Another court has determined that you don’t have to be part of the traditional media to be entitled to First Amendment protections. In essence, bloggers ARE the media when it comes to the First Amendment.
What this means is, if a blogger is sued for libel on “matters of public concern,” the injured party has to prove the blogger made the statement “with negligence.”
The case involved a blogger who made some strong accusations on several blogs. Here’s a simplified summary of the case:
- A blogger published blog posts on sites such as BankruptcyCorruption (.com). In one post, she accused a company and one its principals of tax fraud.
- Naturally, the company and the person she spoke about were none too happy. They sent her a cease and desist letter.
- The blogger neither ceased nor desisted. One thing led to another, and the blogger ended up being sued for libel.
- The case went before a jury. The jury found the blogger liable for defamation — and awarded a $2.5 million judgment against her.
- The blogger appealed, getting Professor Volokh (a blogger and eminent law professor) to represent her on appeal.
- She didn’t deny that her statement was untrue. Instead, she argued that the other side had to prove she made her statement “negligently” just as in the case of any journalist charged with defamation in similar circumstances. But the jury hadn’t been told to decide negligence by the judge, and so the judgment was invalid.
- The appeals court agreed — and reversed the judgment.
That’s a bare-bones outline. There are other facts and legal niceties, but this isn’t the place to get into those.
Bloggers First Amendment Rights Confirmed
Here’s the key takeaway: bloggers are entitled to be treated under the same standards of free speech as someone called a “journalist.” The Federal District Court of Appeals, Ninth Circuit wrote (court decision here):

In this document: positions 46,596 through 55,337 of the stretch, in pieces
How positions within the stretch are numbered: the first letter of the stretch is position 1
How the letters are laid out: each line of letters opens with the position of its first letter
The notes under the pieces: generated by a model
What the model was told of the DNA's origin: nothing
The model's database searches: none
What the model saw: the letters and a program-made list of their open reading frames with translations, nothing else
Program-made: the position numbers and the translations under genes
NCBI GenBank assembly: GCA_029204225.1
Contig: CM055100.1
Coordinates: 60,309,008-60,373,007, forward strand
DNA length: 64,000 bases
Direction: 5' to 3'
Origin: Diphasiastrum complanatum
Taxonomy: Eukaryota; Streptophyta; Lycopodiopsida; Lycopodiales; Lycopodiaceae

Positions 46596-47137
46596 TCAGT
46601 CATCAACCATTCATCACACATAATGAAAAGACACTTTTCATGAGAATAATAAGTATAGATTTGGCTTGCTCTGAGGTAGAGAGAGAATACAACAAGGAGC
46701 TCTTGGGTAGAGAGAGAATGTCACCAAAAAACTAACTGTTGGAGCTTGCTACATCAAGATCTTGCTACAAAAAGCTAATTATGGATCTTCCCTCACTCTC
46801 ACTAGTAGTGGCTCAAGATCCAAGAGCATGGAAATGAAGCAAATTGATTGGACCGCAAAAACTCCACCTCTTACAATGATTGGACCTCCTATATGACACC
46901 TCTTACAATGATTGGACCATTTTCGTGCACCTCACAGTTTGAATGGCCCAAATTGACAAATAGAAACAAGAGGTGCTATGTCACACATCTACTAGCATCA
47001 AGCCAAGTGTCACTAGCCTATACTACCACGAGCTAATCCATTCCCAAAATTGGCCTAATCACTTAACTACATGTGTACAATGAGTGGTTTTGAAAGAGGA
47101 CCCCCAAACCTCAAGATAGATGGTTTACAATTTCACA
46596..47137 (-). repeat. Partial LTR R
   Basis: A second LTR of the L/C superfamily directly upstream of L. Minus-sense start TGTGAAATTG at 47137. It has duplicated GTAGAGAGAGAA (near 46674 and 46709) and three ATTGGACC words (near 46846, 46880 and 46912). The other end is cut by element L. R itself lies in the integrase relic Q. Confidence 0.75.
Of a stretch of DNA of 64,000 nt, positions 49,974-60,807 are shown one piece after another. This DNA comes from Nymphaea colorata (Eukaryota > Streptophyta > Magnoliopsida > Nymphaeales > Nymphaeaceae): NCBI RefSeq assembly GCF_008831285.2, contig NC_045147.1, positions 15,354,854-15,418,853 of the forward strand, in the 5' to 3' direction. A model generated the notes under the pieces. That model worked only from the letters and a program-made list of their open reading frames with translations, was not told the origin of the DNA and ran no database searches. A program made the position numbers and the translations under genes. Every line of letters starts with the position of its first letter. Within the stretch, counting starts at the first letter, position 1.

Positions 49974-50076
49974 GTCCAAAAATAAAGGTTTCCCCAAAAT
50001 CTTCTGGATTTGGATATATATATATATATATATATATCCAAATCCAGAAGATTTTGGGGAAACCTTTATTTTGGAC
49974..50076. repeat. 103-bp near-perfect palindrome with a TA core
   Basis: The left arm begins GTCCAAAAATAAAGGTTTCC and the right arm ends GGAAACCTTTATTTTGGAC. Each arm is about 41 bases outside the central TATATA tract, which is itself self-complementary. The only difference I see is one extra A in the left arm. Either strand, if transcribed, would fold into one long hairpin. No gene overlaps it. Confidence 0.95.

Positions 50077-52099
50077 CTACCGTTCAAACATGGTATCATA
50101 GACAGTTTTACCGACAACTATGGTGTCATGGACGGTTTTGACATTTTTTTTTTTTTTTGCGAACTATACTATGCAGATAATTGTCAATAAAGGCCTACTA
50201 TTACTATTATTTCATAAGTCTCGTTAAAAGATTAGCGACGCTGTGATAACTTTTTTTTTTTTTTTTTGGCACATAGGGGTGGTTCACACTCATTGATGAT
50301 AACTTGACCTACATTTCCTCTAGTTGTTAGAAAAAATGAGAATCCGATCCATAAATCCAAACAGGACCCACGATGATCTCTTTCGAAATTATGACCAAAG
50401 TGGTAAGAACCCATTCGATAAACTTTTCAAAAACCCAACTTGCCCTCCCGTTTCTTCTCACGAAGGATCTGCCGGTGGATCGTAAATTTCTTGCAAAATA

“The protections of the First Amendment do not turn on whether the defendant was a trained journalist, formally affiliated with traditional news entities, engaged in conflict-of-interest disclosure, went beyond just assembling others’ writings, or tried to get both sides of a story. As the Supreme Court has accurately warned, a First Amendment distinction between the institutional press and other speakers is unworkable: ‘With the advent of the Internet and the decline of print and broadcast media . . . the line between the media and others who wish to comment on political and social issues becomes far more blurred.’ “
Some journalists have argued there should be a distinction between journalists and bloggers. However, that distinction carried over to the law would be an example of “bad facts make bad law.” In other words, when it’s an ugly situation, there’s a temptation by a court to make up a new rule to solve a unique problem. But in so doing, the court just creates more issues.
Here it would have had the unintended consequence of giving someone with a title of “journalist” higher free-speech rights than the average person.
You may not agree with the blogger’s tactics in the case. But the appeals court said that’s a not a reason to deny a freedom-of-speech protection. Let a jury decide — in a new trial — whether she was negligent when she made the untrue statement. But don’t deny her a constitutional protection just because she isn’t employed as a “journalist.”
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